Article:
Burroughs travels with a non-Tarzan-reading set. If a personal friend ever tells Burroughs of looking into a Tarzan book, he mentions the matter with an apology or a hearty laugh. “My son,” says the friend, “left it lying open on a table and I happened to pick it up. Ha! Ha! Ha! I read a little of it. Ha! Ha! Ha!” If anybody compliments him to his face, Burroughs bristles, supposing that he is being heckled. But he is not mortified to learn that over in Japan little boys have been named Edgar after the author of Tarzan.
In his office at Tarzana, Burroughs has a soundproof study. At first that seems to be in the classic literary tradition. It recalls Carlyle’s everlasting campaign to fortify his study against the crowing of the demon fowls. Burroughs, however, soundproofed his study so that he can dictate his novels to a recording machine without disturbing his secretarial staff in the adjoining room.
A century ago, the country’s hottest — and unlikeliest — action star was Elmo Lincoln in the role of Tarzan. Tarzan of the Apes premiered at New York’s Broadway Theatre 100 years ago on January 27, 1918.
To mimic the indeterminate African jungle of Edgar Rice Burroughs’ story, the film was shot in the swamps of Louisiana. Certain scenes were filmed in Brazil, such as the movie’s opening shots of lions, wild boars, snakes, and alligators. When it came to the apes responsible for raising the orphaned Tarzan, some extras were hired from the New Orleans Athletic Club to don monkey costumes and swing from the trees.
Turner Classic Movies’ Leonard Maltin called the film a “surprisingly watchable and straightforward telling of the Greystoke tale, though Lincoln looks like he’s about fifty years old, with a beer belly to boot.” Elmo Lincoln had a heftier physique than the 1930s and ’40s Tarzan played by Olympic swimmer Johnny Weissmuller, but he reprised his role in two more movies (The Romance of Tarzan and The Adventures of Tarzan). Lincoln was never again able to achieve film stardom, however, as he was thereafter relegated to small parts.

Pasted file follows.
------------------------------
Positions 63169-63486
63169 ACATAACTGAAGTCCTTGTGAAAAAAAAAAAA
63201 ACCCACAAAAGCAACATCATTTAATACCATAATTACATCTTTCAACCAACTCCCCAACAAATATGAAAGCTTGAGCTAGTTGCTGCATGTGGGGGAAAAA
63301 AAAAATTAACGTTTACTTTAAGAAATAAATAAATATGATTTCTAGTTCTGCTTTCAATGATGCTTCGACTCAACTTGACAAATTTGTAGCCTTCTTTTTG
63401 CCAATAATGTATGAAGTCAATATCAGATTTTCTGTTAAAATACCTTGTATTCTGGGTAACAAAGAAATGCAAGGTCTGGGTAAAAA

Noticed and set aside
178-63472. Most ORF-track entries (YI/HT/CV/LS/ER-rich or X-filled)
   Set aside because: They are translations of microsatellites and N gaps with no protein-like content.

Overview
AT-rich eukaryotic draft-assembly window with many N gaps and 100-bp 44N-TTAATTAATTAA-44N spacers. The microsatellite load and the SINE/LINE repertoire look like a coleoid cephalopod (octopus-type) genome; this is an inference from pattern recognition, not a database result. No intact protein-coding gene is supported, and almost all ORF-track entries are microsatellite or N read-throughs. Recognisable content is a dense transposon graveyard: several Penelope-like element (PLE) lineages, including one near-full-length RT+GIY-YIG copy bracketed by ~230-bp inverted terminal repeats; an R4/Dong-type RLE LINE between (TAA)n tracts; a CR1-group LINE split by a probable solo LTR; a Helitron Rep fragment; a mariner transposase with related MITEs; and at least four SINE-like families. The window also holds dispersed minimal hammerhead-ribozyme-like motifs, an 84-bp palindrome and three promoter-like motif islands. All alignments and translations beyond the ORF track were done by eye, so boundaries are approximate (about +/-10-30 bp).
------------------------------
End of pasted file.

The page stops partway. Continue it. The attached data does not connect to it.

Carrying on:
Edgar Rice Burroughs, the author of the wildly successful books, was an unlikely sensation himself. As our own Jeff Nilsson points out in “How Tarzan’s Author Did It All Wrong, and Got It Right,” Burroughs’ stories about the lord of the jungle broke countless literary and marketing rules, and they were filled with plot holes and leaps in logic. If Tarzan’s self-taught literacy is plausible, perhaps it follows that he could travel through time to fight medieval knights or Roman gladiators.
The 1939 profile of Burroughs in this magazine, “How to Become a Great Writer,” detailed Burroughs’ business failures that ultimately led him to sleepless evenings scrawling adventure stories in his apartment. The author’s imaginative writing seemed to benefit from its lack of accurate detail: “He had located his first novel on Mars because nobody knew the local color of that planet or the psychology of the Martians, and nobody could check up on him.” The same was true for Burroughs’ unspecified apes of the Tarzan series, although most have interpreted the anthropoids to be gorillas.
Burroughs seemed so ill-suited to his literary fortune that reporter Alva Johnston gave a revised list of tips for writers hoping to mimic the Tarzan-creator:
- Be a disappointed man.
- Achieve no success at anything you touch.
- Lead an unbearably drab and uninteresting life.
- Hate civilization.
- Learn no grammar.
- Read little.
- Write nothing.
- Have an ordinary mind and commonplace tastes, approximating those of the great reading public.
- Avoid subjects that you know about.
Even though he was no Oscar Wilde or Noel Coward, Burroughs created one of the most recognizable characters of the 20th century. Tarzan has appeared in movie theaters about 100 times, most recently in the form of Alexander Skarsgård in 2016. Given another century, the ape-raised warrior could grace the silver screen again and again, a far cry from his pulp fiction beginnings.
You’re working on the Great American Novel, and following all the best advice to new writers. You read widely from the great books. You study the rules of grammar and effective composition. You write about what you know. You write, revise, and write more. And you’re prepared to endure years of obscurity before your work gets popular.
Of course, you can completely ignore all these rules and still succeed. Edgar Rice Burroughs proved it. Without trying, he broke nearly every conventional rule for achieving literary success. He didn’t study composition or do much practice writing. He didn’t read widely. He didn’t even want to be an author.